Wilson recalls ROTC days, missions in Iraq

When our country needed him, he answered the call. On April 8, 2003, Col. Ronald Wilson and his wingman climbed into an A-10 Thunderbolt, flew into southeast Baghdad and changed not only his life, but the course of Operation Iraqi Freedom. His mi...

When our country needed him, he answered the call.

On April 8, 2003, Col. Ronald Wilson and his wingman climbed into an A-10 Thunderbolt, flew into southeast Baghdad and changed not only his life, but the course of Operation Iraqi Freedom.

His mission that morning was to save 75 Marines in Iraq. He was prepared, thanks in part to his training at the University of Wisconsin-Superior. His plane was the first into the action that day.

That mission was successful not only for rescuing the Army soldiers and Marines, but also for setting a course for a conflict that would last for years.

Wilson flew countless missions during his time in the armed forces but that was one he will never forget. As the enemy was trying to knock him and his comrades out of the air, the former Yellowjacket carried out the mission planned. His crew managed to attack two buses of Republican Guard soldiers and their famous pass was caught by a TV video camera, which was featured on CNN. The first building that they targeted was the information ministry building.


The statue of Saddam Hussein was torn down that day and their A-10s were the only planes able to go into that mission due to the low cloud ceilings. Of the 30 pilots in the unit, 12 received Distinguished Flying Cross Awards for their actions during that mission and Wilson was one of them. His plane wasn't hit that mission, but enemy fire came "very, very close," he said. Some of the other pilots behind him that day weren't as lucky and were damaged or disabled.

"It was exciting for me; it's something you train for all of your life. It's like a practice for a football game and I got to practice my skills. It was exciting and scary all of the same time," Wilson said.

Wilson was an ROTC student while in Superior and that set a course for military service that continues today. When he finished high school in 1978 in Elkhart Lake, Wis., only two UW schools offered ROTC at the college level -- UW-Madison and UW-Superior.

He came from a small high school and thought the fit in Superior was perfect. He was also an athlete in high school and as a freshman, he was able to compete for the UWS cross-country, and track and field teams as well. He graduated from UW-Superior in 1982 and has fond memories of his time on campus.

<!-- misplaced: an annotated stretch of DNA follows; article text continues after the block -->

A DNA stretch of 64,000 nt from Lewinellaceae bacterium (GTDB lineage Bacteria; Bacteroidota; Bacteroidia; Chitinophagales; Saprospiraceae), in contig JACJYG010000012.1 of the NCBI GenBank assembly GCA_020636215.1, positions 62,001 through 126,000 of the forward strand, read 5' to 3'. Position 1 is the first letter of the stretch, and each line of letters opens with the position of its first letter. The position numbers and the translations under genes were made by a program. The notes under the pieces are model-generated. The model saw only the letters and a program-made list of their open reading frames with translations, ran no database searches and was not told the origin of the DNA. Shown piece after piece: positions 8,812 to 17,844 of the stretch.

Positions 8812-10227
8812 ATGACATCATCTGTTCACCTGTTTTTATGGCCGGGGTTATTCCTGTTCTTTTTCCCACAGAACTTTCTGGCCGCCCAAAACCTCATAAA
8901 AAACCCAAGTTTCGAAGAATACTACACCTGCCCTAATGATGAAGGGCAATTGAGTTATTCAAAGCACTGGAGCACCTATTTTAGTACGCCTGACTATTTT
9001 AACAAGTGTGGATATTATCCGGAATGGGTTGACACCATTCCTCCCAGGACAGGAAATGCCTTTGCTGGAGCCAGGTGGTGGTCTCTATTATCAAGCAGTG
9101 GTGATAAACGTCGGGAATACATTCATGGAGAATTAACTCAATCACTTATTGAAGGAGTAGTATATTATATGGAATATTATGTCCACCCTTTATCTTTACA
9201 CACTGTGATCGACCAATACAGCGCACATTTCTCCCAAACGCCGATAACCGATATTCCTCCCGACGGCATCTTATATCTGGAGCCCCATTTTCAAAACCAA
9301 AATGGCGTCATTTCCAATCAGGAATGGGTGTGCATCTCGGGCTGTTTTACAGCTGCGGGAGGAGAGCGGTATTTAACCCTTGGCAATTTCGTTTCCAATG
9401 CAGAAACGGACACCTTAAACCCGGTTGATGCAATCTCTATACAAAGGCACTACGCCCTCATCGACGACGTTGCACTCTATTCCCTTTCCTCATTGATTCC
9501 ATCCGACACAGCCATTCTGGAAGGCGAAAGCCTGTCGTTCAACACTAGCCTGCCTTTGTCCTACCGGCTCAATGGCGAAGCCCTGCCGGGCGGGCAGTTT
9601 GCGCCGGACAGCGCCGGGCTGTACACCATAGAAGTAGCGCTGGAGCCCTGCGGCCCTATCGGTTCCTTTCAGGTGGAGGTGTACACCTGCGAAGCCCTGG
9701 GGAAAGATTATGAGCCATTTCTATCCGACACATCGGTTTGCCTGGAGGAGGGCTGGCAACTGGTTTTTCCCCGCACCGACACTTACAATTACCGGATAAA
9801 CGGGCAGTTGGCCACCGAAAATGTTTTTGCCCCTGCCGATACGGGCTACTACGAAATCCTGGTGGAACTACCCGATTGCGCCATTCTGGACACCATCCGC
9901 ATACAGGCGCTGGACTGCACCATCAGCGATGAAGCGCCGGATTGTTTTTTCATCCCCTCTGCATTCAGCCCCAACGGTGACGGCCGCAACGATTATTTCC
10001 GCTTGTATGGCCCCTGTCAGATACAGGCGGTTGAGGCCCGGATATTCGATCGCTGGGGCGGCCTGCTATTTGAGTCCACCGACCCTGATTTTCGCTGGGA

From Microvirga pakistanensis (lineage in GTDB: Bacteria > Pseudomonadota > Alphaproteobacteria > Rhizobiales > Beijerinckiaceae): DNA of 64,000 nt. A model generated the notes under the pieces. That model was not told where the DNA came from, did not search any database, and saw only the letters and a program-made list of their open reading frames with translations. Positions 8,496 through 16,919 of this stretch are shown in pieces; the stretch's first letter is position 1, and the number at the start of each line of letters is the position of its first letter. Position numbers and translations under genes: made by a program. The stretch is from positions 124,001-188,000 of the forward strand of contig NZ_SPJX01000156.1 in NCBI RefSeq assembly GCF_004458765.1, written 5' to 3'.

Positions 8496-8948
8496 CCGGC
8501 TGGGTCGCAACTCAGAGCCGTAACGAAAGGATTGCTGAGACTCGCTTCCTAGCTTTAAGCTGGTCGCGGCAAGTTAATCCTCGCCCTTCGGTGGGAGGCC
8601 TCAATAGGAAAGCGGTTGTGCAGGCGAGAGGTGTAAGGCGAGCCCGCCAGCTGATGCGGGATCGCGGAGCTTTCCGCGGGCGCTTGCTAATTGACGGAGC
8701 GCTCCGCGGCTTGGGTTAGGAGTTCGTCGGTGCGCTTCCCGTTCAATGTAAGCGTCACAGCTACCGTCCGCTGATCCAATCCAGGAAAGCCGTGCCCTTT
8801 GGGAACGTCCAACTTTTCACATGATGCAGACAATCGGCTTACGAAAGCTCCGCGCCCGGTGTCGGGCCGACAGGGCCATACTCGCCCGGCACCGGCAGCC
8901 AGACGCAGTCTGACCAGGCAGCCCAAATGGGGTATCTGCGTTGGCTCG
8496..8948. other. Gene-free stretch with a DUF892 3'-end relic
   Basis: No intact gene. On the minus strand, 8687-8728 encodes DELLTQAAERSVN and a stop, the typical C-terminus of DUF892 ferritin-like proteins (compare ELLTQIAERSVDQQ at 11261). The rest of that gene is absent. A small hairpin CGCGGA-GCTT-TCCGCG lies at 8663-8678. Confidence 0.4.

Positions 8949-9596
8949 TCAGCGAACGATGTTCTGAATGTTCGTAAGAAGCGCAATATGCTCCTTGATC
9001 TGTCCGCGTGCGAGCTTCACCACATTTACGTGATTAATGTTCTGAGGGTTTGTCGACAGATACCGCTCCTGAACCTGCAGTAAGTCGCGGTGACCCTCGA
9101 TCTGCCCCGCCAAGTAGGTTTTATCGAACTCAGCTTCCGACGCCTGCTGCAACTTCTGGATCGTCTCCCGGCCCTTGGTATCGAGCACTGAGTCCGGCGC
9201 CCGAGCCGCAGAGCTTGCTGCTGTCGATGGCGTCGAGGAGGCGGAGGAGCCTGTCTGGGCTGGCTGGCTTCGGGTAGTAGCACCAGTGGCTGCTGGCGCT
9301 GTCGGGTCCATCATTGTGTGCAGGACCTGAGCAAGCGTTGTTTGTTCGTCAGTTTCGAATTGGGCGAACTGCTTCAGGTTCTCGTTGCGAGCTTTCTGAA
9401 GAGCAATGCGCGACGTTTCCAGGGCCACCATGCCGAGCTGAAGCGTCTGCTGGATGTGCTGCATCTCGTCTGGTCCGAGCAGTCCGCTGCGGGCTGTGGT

"We started with almost 100 cadets my freshman class," Wisconsin said. "The ROTC program at UWS was a really big, strong program back in time. We had the Arnold Air Society also here on campus and the national headquarters was at UWS."

His daughter Gabrielle has also embraced military life, and she became the national commander of the Arnold Air Society. As a maintenance officer, she went on to win numerous awards and accolades, and is now in the Air Force stationed at Ramstein Air Force base with the 86th as an officer on a C-130. Wilson has two other children. Landon Wilson works in Kalamazoo, Mich., and daughter Tallison is a sophomore in high school.

Wilson is commander of the 110th Airlift Wing, W.K. Kellogg Air National Guard Base, in Battle Creek, Mich. He commands about 1,000 personnel where his responsibilities include oversight of four groups and a tenant unit. The 110th Airlift Wing has 224 full-time technicians and Active Guard Reservists; drill status manning is 674 personnel.

Colonel Wilson has earned over 25 military awards and honors and has experienced a variety of assignments during his deployment. At one point, he was selected as one of 16 pilots and eight planes to go to a remote Iraqi abandoned air base. It marked the first time since World War II that the U.S. Air Force occupied enemy territory.


"We stayed at an old ops bombed-out building, with no running water in it and slept on cots ... it was very unique, Wilson said"

Honduras, Kosovo and Hungary were just some of the other deployments during his time in the reserves and active duty. One of group names he was associated with was called the Killer-Bees --coincidentally, a name UWS had at the time affiliated with its football team.

Recently UW-Superior was named a military friendly school for the fourth straight year by G.I. Jobs Magazine and Col. Wilson was glad to see the school is again making the connection with the military. Wilson said veterans are treated much better now than following previous conflicts, and he is glad to see the educational benefits for veterans returning to school.

"Some states like Wisconsin, Indiana and Ohio have 100 percent tuition paid for from the Guard. We don't do that in Michigan and we are trying to do that," Wilson said. "The education is just one way to help them out, and I think that is important. And a lot of the businesses are interested in hiring veterans and I think that is important as well."

Wilson says it's an advantage for businesses to hire veterans, knowing they are well trained.

The former Yellowjacket athlete used his experience as a pilot flying a Boeing 777 internationally for American Airlines out of Chicago. He does that part-time now because of his full-time Wing Commander commitment. He also served on the local fire department as an EMT and firefighter for 20 years and did some high school and junior high coaching in cross-country and track.

Following graduation from UW-Superior in 1982, he entered the Air Force in April 1983 after receiving his commission from the Reserve Officer Training Corps. He has served eight years active duty and more than 22 years in the Air National Guard.

What To Read Next
Get Local